Beware Of Social Media
I’m going to start this blog post by stating my conclusion first: Beware of Social Media!
Divorce, custody, and/or any other matters involving the breakdown of the family unit can be difficult, and you may feel the need to vent your frustrations, vent your disdain for your ex, or possibly even vent your own guilty conscience. And, with the advent of social media, you no longer need a physical person present in order to expel your frustrations; you need simply to press “send.”
Social media, including Facebook, Twitter, MySpace, and Instagram, can be both a blessing and a curse for a person going through the trauma of separation, divorce, a custody dispute, or a support matter. It is a blessing because family and friends can be “near” even when they are far in distance. However, it can be a curse because it only takes a moment for you to destroy your own case. The instant, self-gratifying feeling you get when you debase your ex in a post, tweet, or comment can severely encumber your court case. And, in fact, even a benign post about your litigation and/or ex can damage your case. It is not worth it!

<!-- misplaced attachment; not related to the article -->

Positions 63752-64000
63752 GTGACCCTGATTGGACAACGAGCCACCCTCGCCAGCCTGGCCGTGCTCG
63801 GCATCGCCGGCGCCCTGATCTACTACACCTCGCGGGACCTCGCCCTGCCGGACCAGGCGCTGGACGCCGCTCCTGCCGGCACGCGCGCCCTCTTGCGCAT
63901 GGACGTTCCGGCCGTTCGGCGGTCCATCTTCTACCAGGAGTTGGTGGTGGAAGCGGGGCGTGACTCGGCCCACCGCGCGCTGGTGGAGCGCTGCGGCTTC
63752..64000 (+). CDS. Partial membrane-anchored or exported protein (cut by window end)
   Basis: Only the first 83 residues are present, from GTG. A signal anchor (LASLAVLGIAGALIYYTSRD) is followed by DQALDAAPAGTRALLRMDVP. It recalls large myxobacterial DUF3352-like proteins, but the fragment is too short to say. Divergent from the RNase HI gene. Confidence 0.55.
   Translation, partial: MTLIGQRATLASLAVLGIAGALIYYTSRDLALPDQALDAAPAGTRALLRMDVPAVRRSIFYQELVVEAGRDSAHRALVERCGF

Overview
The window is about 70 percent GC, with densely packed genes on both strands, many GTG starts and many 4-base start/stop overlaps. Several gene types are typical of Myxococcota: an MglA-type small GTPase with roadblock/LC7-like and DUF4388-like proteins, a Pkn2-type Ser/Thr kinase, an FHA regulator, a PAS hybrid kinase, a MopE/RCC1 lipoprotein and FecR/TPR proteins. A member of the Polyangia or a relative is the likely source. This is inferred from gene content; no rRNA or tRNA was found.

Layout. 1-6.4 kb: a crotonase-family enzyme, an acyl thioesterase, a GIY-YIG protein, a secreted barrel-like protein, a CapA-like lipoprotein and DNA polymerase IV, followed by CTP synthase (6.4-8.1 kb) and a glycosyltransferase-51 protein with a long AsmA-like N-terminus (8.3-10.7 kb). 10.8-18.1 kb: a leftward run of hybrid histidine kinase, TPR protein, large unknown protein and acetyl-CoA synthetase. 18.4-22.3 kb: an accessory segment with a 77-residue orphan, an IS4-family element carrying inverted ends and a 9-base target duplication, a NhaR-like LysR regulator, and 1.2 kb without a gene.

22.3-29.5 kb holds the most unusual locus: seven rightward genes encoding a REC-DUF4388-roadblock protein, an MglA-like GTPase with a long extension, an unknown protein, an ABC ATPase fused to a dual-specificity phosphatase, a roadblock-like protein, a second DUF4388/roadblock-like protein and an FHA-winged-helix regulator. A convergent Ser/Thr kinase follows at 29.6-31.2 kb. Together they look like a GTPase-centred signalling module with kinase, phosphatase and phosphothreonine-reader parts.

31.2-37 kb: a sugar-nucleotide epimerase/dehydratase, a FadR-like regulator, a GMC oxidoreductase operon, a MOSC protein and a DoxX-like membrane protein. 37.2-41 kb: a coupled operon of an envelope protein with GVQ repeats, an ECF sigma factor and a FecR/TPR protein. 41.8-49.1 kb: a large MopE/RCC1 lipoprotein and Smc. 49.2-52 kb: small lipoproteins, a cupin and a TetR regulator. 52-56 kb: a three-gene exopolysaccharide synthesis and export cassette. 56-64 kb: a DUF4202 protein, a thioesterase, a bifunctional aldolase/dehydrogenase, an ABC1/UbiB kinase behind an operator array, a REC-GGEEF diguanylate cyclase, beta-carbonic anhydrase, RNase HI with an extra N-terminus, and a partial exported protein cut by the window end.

According to the infographic released by Ruppert & Shaeffer, P.C. in early July 2013, 81% of American Academy of Matrimonial Lawyers members have used and/or encountered evidence taken from social media websites in their divorce cases, and one in five U.S. divorces is at least partially due to Facebook. Ruppert & Shaeffer also note that 66% of online divorce evidence comes from Facebook, 14% comes from MySpace, 5% comes from Twitter, and 15% comes from other social media sources.
The modern habit of posting our personal complaints and/or sharing the ultra-delicate matters of our personal lives on social media is not healthy for us or our court proceedings. Changing your relationship status, posting your location, tagging pictures of yourself with friends, posting negative comments about your ex, responding to a personal attack, and more can all injure your legal action. A large majority of social media content is public, and that which is not public can, more likely than not, be subpoenaed as evidence. Further note that, because so much of social media is public, there is a lower expectation of privacy in the social media world than there is in even email.
So, moral of the story – please think before you post to your timeline, update your status, leave a comment on that website, send that tweet, or engage in any other social media activity.
If you are facing a divorce, custody, visitation or support dispute, please speak with an experienced family law attorney as soon as possible. The family lawyers at Livesay & Myers, P.C. have years of experience litigating these cases throughout Northern Virginia. Contact us to schedule a consultation with one of our experienced attorneys today.